Are you looking for a home that is close enough to stroll to nearby attractions? One of the attractive qualities of living in an area like Prescott, Arizona, is the luxury of area attractions being close enough to reach by walking. Residents near downtown can walk to the numerous venues and shops located in the famous, beautiful, and historic downtown.

 

But how do you know if the house you are looking at is close enough to walk to nearby attractions? Are there busy roads to make this an option? What about biking? Is the potential house the right candidate for commuting with your bike?

 

Fortunately for potential homebuyers, there is a free service that can help answer these questions. The Walkscore.com website calculates the Walkability Score of a property.

 

Walk Score is a company which “analyzes hundreds of walking routes to nearby amenities. Points are awarded based on the distance to amenities in each category. Amenities within a 5-minute walk (.25 miles) are given maximum points. A decay function is used to give points to more distant amenities, with no points given after a 30-minute walk.” 

 

Additionally, Walk Score looks at pedestrian friendliness, a component that considers population density, block length, and intersection density. 

 

Rankings are based on a 0 - 100 scale. Here’s how the scores translate to an area’s walkability:

 

90 - 100: Walker’s Paradise. Daily errands do not require a car.

70 - 89: Very Walkable. Most errands can be accomplished on foot.

50 - 69: Somewhat Walkable. Some errands can be accomplished on foot.

25 - 49: Car-Dependent. Most errands require a car.

0 - 24: Car-Dependent. Almost all errands require a car.

 

In addition to a Walkability Score, Walk Score also evaluates for Transit Score (how well a location is served by public transit) and Bike Score (whether an area is suitable for biking).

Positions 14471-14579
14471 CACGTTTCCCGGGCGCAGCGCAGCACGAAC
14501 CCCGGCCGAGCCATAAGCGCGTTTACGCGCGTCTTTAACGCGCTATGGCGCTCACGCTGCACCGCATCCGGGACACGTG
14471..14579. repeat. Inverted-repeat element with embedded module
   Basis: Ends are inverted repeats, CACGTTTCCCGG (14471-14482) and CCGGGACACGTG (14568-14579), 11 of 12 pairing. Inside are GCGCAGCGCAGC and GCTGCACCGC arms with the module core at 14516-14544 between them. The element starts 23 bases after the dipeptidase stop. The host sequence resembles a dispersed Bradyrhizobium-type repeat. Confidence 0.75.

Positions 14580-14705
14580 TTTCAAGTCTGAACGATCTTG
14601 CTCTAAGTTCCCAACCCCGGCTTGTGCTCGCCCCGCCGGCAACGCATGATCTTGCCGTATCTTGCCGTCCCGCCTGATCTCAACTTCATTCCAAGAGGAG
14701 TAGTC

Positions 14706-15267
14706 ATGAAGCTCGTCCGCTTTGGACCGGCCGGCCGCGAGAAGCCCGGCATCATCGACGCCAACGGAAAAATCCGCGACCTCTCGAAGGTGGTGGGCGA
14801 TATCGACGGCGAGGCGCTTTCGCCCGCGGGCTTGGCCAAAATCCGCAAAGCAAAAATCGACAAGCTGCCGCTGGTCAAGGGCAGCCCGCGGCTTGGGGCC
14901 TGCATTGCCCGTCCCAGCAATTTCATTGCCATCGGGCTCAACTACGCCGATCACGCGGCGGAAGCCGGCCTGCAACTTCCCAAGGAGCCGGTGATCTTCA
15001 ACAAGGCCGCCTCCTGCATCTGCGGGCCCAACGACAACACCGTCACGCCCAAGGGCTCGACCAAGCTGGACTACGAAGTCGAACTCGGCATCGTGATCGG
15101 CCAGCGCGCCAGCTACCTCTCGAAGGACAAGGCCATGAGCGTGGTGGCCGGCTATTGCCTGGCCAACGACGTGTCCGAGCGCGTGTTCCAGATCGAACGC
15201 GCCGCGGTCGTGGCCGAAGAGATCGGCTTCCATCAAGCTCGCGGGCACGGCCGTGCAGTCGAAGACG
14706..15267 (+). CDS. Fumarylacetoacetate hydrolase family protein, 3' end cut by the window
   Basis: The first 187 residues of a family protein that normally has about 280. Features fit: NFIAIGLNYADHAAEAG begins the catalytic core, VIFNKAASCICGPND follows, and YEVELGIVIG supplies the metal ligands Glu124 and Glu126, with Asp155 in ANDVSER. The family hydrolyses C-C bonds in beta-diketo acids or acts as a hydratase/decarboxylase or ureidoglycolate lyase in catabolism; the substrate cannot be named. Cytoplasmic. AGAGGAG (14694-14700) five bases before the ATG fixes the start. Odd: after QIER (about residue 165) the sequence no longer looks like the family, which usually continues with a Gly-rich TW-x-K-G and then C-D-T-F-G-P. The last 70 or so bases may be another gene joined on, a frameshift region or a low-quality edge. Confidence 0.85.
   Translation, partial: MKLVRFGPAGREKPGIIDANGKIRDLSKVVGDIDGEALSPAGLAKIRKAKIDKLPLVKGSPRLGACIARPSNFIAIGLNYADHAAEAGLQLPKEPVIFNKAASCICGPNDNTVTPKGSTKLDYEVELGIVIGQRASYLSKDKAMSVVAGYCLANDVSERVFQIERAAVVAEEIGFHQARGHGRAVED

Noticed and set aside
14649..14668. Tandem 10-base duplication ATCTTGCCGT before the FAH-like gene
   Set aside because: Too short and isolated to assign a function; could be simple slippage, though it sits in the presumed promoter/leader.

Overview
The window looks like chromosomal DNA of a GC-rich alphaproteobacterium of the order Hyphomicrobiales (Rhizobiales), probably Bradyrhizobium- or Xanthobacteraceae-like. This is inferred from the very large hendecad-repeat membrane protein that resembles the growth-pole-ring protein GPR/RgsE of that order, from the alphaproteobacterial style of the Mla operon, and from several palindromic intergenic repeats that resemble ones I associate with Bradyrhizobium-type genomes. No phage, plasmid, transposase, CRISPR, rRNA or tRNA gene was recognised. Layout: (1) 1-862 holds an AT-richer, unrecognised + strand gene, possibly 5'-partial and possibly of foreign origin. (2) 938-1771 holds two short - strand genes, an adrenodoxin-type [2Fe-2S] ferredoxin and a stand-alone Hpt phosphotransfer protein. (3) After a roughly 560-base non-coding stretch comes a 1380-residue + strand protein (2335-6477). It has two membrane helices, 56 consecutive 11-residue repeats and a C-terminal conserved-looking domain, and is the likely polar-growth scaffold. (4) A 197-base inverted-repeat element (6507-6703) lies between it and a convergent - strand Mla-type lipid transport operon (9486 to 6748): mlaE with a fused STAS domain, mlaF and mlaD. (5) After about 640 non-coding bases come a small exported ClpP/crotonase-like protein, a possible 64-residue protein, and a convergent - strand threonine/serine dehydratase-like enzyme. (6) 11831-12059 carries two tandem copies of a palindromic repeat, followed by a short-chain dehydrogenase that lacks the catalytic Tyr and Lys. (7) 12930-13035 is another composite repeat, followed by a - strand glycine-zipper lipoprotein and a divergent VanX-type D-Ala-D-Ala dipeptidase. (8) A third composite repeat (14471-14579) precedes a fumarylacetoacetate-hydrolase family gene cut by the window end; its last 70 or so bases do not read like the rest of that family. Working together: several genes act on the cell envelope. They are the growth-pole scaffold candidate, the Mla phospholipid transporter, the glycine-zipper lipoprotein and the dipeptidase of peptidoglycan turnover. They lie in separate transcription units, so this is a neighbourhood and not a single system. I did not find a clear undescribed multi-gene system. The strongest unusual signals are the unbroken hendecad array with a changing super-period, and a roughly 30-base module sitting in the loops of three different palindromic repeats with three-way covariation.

All three of these scores can help you determine your values when you’re buying a home. They can also be useful to profile the kind of buyer who might be interested in a home you’re selling. It’s important to understand that a high or low walkability score is not necessarily bad. It all depends on personal values. (Someone who wouldn’t walk to errands anyway might find themselves bothered by the proximity to highly-trafficked commercial businesses, for example.)

 

How to Use the Service

 

1. Simply enter an address 

2. That’s it!

 

You will get reports of the pros and cons of walking and biking from that address to nearby shops and attractions. The service also supplies a map of the area that was analyzed.

 

If you’re curious about your own home’s walkability score, or you’d like to learn about the most and least walkable neighborhoods in a given city, you can search for addresses on the Walk Score website at http://www.walkscore.com/.

 

 

This address is in rural Prescott Valley.  So obviously, it has a low Walk Score.

 

 

The property is near downtown Prescott, it has a much better Walk Score.

 

(928) 308-0101